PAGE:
Posts Tagged Mini-lathe

Minilathe MT3 Spindle Collet Fitting

I’ve used the LMS set of inch-size MT3 spindle collets on occasion, but releasing them required an unseemly amount of drawbar battering. It recently occurred to me to check their fit in the spindle taper:

Minilathe - MT3 collet - taper test

Minilathe – MT3 collet – taper test


The only place they touch the spindle is right around the base, so it’s no wonder they clamp poorly and release grudgingly. I tried several others with the same result.

Cross-checking shows a much closer fit along the entire length of the dead center, so it’s not the spindle’s fault:

Minilathe - Dead Center - MT3 taper check

Minilathe – Dead Center – MT3 taper check

Stipulated: we’re not talking toolroom precision here

I set the collets on centers:

Minilathe - MT3 collet - drive setup

Minilathe – MT3 collet – drive setup

And proceeded to file away the offending section to move the clamping force closer to the business end of the collet:

Minilathe - MT3 collet - filed result

Minilathe – MT3 collet – filed result

I did the small collets, the ones I’m most likely to need, and left the big ones for another rainy day.

They don’t have much clamping range and seem good only for exact-inch-size rods.

I should lay in a stock of ER16 and maybe ER32 collets for small stuff.




Bird Feeder Unbending

At some point in its history, the left rail holding the wood perch on our industrial-strength “squirrel proof” seed feeder took a hit, most likely from being dropped:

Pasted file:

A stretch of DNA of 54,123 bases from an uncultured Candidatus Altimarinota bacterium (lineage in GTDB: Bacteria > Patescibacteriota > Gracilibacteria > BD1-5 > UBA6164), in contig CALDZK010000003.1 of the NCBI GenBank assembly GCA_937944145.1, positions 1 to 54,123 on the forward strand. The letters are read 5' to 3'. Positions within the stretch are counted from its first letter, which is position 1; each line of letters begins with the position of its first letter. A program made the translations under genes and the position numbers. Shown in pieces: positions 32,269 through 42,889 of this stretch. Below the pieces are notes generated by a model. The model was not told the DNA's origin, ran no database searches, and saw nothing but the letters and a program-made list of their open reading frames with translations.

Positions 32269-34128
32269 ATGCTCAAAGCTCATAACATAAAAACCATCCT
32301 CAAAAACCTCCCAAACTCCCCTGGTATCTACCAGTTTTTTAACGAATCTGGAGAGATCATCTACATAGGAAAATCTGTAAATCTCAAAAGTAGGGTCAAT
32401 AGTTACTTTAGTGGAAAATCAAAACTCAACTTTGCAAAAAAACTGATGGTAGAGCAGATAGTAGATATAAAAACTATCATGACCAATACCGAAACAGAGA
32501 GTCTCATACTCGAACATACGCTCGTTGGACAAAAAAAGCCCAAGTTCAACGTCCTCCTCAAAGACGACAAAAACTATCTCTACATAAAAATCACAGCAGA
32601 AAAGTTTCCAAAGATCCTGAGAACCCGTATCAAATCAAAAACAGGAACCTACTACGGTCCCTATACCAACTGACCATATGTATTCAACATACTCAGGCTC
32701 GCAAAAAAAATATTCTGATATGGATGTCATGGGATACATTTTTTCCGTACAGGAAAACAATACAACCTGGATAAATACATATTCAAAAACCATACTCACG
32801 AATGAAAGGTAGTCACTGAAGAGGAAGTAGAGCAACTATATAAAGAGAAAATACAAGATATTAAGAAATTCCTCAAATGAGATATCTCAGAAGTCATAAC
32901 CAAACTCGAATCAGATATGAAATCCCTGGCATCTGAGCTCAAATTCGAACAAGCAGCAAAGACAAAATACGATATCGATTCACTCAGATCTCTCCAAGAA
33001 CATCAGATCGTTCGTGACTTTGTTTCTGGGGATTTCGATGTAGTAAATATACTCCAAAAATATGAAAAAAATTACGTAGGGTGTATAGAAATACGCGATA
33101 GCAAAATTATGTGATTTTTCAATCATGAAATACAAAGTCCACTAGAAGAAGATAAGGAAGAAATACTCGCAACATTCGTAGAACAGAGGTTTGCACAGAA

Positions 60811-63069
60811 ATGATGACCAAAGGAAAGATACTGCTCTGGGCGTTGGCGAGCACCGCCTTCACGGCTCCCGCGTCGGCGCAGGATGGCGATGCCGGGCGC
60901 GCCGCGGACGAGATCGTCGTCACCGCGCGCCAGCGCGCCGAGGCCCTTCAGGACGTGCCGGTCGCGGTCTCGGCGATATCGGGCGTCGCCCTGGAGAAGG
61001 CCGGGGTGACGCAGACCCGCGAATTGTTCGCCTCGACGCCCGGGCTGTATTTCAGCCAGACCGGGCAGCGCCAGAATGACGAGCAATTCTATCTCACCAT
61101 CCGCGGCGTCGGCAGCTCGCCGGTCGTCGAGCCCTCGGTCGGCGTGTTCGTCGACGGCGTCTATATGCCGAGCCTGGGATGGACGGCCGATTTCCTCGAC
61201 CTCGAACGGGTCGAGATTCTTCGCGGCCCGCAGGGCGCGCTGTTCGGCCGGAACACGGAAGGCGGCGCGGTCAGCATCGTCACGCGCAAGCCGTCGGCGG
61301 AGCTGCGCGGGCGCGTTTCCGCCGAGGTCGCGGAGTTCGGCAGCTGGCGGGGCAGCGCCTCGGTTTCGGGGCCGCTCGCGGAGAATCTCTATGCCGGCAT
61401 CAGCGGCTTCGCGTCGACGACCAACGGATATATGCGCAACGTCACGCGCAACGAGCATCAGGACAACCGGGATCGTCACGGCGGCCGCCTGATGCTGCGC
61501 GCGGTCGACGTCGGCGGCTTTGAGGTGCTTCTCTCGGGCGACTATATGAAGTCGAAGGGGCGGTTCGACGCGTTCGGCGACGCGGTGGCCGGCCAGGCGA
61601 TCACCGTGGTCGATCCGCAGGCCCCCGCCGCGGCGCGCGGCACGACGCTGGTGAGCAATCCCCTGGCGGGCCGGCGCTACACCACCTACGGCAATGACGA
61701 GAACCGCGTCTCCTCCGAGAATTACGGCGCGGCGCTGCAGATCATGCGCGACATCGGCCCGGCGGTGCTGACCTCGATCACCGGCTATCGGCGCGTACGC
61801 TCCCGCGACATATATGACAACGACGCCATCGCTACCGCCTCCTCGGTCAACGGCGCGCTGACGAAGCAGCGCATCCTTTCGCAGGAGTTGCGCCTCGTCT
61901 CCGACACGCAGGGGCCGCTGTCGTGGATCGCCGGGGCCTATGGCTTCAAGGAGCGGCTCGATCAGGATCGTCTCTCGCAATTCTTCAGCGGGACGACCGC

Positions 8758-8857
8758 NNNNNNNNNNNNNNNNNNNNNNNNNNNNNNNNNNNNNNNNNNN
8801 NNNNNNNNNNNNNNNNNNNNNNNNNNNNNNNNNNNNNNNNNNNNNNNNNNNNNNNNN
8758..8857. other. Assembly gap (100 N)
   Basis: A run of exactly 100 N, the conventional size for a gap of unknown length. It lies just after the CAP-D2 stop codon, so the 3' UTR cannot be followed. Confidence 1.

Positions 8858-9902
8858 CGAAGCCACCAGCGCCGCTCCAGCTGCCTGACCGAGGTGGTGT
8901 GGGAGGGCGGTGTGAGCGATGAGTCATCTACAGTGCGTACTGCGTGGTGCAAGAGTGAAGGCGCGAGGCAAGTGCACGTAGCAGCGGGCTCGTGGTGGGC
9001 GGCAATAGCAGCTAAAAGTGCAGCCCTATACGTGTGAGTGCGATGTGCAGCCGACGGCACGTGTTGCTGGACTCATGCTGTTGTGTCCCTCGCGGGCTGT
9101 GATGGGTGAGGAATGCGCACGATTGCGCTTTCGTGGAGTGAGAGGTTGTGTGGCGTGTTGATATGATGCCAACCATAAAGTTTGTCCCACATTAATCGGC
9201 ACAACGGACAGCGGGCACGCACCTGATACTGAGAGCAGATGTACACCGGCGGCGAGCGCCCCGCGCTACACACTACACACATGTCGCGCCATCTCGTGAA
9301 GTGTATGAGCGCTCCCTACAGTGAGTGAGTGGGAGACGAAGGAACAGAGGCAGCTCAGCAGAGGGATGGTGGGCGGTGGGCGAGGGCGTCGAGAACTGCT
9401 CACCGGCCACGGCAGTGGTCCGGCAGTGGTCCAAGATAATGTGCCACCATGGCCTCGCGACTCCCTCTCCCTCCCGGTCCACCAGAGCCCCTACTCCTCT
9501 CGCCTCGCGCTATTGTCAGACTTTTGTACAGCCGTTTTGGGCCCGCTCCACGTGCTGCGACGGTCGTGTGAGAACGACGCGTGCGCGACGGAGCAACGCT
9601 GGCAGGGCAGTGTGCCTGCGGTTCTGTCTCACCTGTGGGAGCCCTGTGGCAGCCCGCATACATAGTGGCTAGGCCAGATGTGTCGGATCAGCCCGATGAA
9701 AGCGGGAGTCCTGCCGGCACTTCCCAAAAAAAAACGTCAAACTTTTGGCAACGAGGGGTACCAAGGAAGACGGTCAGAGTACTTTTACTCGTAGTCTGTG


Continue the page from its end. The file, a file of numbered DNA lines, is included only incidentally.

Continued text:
Squirrel on bird feeder

Squirrel on bird feeder

I finally got a Round Tuit and un-bent the poor thing:

Bird feeder - rail un-bending

Bird feeder – rail un-bending

Because the bend happened at the base of the vertical strut holding the shutter, I clamped a Genuine Vise-Grip sheet metal pliers along the straight section. The Craftsman knock-off Vise-Grip then applied torque at the bend, rather than just making things worse, and some two-axis tweakage lined up the rail pretty well.

With the bend taken care of, I clamped the rail in the bench vise with some scrap wood around the strut:

Bird feeder - warped rail

Bird feeder – warped rail

A percussive adjustment jam session flattened the top flange, leaving both sections as flat as they’re gonna get.

While I was at it, I turned a pair of stepped aluminum washers for the new wood rod:

Bird feeder - parting off washer

Bird feeder – parting off washer

Which looked about like you’d expect, including a little chatter from the cut off tool:

Bird feeder - perch hardware

Bird feeder – perch hardware

Yeah, I drilled the wood rod on the lathe, too; I loves me some simple lathe action.